IGN in action

Greater Manchester's Flexible Jobs Index

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Inclusive Growth Network

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Flexible working practices – both in terms of where employees work and when – are central to good jobs that improve staff wellbeing and productivity. The Covid-19 pandemic and the shift to home working has shone a spotlight on the benefits of flexible working, but access to flexible jobs is far from equal.

Too often people are turning away from work due to the inability of jobs to fit around their lives and caring responsibilities. This is contributing to a tight labour market, skills shortages and an untapped pool of workers. Building flexible working options into jobs from day one (including part-time, remote working or core hours) and expressing this openly on job adverts will mobilise the labour market, enabling people to access and hold onto jobs they couldn’t previously.

Greater Manchester Combined Authority reached out to the Inclusive Growth Network (IGN) to understand what flexible work looks like in the city region, helping to underpin and substantiate the Flexible Work characteristic of their Good Employment Charter.

The combined authority teamed up with Timewise, experts in flexible working, to produce an evidence base of the availability and accessibility of flexible work in the city region.

Key findings

By analysing over 175,000 online job adverts across two periods (January to April 2021 and April to September 2021), this work has unpicked where there are flexible jobs in Greater Manchester and in what sectors and roles.

  • Overall, 24% of online job adverts offered flexible working during lockdown in early 2021, rising to 27% by the end of September 2021. This lags behind demand with 9 in 10 people wanting flex in their work.
  • Access to flexible work is uneven across the city region with flexible working more common amongst higher paid roles (31% earning £80k+ compared to 24% UK average). There is lower than average levels of flexibility in lower earning roles (25% of £14k-19k roles compared to 28% UK average).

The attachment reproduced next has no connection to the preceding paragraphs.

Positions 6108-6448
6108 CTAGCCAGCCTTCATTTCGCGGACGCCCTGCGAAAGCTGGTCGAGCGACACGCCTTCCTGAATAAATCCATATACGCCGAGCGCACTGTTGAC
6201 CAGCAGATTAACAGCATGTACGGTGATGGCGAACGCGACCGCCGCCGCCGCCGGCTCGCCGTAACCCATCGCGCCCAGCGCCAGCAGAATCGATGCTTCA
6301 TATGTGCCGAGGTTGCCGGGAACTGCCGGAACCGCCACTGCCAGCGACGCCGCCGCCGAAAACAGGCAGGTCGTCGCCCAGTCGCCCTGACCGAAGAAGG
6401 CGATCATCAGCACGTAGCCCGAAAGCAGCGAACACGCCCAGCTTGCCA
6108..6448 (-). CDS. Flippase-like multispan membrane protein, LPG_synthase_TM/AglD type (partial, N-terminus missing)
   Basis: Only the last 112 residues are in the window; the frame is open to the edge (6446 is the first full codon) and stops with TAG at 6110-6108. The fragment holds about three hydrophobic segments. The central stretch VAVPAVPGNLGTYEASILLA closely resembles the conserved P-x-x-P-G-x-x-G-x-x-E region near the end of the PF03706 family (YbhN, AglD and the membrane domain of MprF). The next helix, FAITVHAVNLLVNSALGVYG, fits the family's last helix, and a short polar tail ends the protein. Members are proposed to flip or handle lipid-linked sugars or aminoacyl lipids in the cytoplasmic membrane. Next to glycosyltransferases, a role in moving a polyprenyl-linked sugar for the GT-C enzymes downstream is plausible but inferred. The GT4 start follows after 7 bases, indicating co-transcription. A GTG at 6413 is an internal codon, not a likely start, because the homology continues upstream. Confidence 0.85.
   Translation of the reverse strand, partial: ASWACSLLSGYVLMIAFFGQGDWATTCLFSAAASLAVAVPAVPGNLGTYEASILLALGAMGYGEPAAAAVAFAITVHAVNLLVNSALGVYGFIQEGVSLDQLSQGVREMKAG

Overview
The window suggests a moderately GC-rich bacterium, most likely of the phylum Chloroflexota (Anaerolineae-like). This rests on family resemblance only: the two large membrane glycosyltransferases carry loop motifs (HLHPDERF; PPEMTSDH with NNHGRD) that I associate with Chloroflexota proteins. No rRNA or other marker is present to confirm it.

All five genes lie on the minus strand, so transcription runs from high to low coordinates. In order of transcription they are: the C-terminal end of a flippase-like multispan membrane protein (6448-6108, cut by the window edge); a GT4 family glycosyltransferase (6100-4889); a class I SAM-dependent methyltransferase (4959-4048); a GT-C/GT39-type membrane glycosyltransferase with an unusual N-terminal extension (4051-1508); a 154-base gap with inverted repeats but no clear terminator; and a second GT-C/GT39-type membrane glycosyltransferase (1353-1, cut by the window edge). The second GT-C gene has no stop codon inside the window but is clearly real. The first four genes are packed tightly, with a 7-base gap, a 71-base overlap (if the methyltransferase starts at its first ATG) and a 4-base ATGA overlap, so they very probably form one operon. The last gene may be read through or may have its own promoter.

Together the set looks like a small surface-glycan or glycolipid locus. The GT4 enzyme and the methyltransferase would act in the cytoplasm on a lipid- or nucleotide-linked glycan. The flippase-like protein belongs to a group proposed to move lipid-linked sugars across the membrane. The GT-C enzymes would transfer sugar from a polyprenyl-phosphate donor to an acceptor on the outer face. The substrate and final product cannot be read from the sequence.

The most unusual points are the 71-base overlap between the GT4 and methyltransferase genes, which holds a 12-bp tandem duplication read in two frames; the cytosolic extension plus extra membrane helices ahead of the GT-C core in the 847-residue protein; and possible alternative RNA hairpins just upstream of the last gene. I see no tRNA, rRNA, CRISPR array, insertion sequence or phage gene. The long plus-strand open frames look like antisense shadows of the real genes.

• Flexible working is also more common in office-based roles and the city centre compared to outer boroughs (26% jobs in Manchester City Centre compared to 19% in Rochdale).

Key learnings

  • Facts help tell a story about what flexible work is and why it matters. This bespoke research helped substantiate and evidence Flexible Work, one of seven characteristics of good employment in the Greater Manchester Good Employment Charter. The city region has made progress on flexible working but there is further to go, especially in foundational, frontline sectors of the economy and the outer boroughs.
  • Use evidence to drive change. It is one thing to understand a challenge, another to put the findings into practice. This work has acted as a call to action for employers to tap into a pool of workers that are not currently being offered the flexibility they want and need. The combined authority and Timewise facilitated a series of business workshops to help businesses see the opportunity and embed flexibility into jobs from day one.
  • Build an understanding of what good employment means. There are many elements of good work which mean different things for different places. This is a complex area. It can be helpful to start with the more tangible elements which have regularly updated datasets, for instance Real Living Wage. Then move onto some of the softer elements, like flexible work. This work has enabled Greater Manchester to get to grips with what flexible work means for them, put this into practice, and move on to understanding other elements of good employment, like sick pay.

This work has been delivered through fully funded IGN implementation advice – bespoke delivery support, tailored to member needs, which helps to unlock projects that deliver inclusive growth.